New Insights into Origin of Stomach Cancer

While it was widely anticipated that advances in endoscopic and ablative technologies applied to precursor lesions would spell the end of EAC and iGC, the rate of those who suffer from them has not appreciably decreased, and most patients still present with advanced disease and poor five-year survival.

This dire clinical reality has inspired a broad effort to understand the cell-of-origin of these diseases, their earliest emergence towards pathology, as well as their detection and pharmaceutical elimination.


McKeon is the principal investigator on a new five-year, $4.7 million grant from the National Cancer Institute to advance this work. He’s joined on the research project by Wa Xian, research associate professor of biology and biochemistry at UH, and Dr. Jaffer Ajani MD of Anderson Cancer Center.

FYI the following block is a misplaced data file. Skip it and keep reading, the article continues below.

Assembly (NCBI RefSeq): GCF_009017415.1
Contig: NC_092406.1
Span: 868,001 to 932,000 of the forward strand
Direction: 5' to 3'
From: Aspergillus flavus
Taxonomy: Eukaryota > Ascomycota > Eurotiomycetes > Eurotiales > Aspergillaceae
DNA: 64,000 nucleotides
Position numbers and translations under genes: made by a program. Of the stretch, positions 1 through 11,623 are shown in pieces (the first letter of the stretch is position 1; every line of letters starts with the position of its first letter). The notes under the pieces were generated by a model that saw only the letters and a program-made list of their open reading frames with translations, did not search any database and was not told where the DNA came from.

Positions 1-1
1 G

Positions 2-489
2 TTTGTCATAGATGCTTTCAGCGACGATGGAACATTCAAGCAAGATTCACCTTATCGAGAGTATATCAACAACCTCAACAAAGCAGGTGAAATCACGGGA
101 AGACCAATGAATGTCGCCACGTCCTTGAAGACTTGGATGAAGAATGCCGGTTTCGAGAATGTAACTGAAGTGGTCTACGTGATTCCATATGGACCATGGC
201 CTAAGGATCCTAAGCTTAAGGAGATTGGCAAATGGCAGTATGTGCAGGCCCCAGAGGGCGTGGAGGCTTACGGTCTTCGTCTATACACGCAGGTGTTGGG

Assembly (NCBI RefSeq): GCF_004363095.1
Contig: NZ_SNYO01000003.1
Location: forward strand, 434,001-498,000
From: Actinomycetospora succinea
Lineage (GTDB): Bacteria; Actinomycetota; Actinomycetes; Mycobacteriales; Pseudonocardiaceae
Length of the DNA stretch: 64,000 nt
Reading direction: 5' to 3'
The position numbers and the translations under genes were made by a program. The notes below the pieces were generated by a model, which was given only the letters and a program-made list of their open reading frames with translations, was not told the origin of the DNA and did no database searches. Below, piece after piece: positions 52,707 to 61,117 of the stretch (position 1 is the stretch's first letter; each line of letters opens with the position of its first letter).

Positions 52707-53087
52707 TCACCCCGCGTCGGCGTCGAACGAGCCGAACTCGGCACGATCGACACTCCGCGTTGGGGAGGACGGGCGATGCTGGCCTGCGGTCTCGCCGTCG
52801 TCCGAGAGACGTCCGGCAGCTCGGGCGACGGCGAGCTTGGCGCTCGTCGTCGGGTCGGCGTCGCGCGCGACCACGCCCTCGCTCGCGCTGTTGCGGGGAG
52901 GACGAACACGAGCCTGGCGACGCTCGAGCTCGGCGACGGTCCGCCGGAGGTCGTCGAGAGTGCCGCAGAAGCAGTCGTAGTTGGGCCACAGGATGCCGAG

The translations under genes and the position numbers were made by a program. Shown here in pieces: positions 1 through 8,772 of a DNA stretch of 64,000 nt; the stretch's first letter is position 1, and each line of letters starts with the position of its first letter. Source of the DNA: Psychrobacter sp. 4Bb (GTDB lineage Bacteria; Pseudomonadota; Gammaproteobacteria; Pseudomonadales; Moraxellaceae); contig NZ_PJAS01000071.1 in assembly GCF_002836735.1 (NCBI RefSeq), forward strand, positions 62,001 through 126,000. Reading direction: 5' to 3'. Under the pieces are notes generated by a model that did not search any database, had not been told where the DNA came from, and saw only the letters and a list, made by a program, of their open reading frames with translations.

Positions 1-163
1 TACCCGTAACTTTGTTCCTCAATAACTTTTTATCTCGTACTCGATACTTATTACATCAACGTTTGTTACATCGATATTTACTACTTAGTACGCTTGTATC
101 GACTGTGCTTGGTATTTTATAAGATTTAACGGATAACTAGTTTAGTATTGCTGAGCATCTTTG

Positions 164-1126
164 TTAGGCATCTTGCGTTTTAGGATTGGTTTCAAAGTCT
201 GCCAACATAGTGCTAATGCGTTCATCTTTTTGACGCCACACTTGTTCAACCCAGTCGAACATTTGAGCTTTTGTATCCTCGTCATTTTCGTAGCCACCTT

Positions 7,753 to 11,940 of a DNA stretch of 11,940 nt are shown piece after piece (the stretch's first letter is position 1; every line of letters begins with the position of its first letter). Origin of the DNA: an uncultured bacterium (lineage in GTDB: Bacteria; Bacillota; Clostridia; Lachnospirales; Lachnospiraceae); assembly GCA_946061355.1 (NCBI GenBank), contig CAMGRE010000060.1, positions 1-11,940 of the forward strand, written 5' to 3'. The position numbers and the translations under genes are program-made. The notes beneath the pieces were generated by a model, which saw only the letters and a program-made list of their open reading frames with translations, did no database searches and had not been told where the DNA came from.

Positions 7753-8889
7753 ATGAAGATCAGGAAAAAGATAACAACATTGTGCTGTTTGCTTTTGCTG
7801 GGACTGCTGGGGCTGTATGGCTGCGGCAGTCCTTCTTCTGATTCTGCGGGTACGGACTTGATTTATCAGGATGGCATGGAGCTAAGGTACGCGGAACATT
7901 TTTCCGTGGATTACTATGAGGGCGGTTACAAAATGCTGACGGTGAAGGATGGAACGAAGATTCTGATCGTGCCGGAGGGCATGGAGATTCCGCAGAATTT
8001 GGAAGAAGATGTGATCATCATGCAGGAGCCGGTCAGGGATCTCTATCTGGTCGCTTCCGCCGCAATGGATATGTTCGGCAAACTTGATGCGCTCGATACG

For over a decade, Xian has been perfecting technology for cloning stem cells and is fine tuning the technology to clone stem cells from the precursor lesions for these cancers.

“As all these lesions are still present in patients with advanced cancer, sequencing these patient-matched stem cells shows in exquisite detail the precise mutational changes that accompanied the evolution of the cancer,” said Xian.

Despite their emergence from disparate regions of the upper gastrointestinal tract, EAC and iGC show stunning similarities in their genetics and the precursor lesions in their evolution.

These markers have also enabled the cloning of the corresponding site-specific stem cells, which the team will do in both fetus and adult trials.

“We anticipate that our studies will provide new insights into the biology and origin of these remarkably similar and widespread cancers, provide datasets essential for prospective early detection screens and yield highly selective therapeutics that eliminate the nascent lesions essential for the evolution of these cancers,” said McKeon.

Source: Eurekalert

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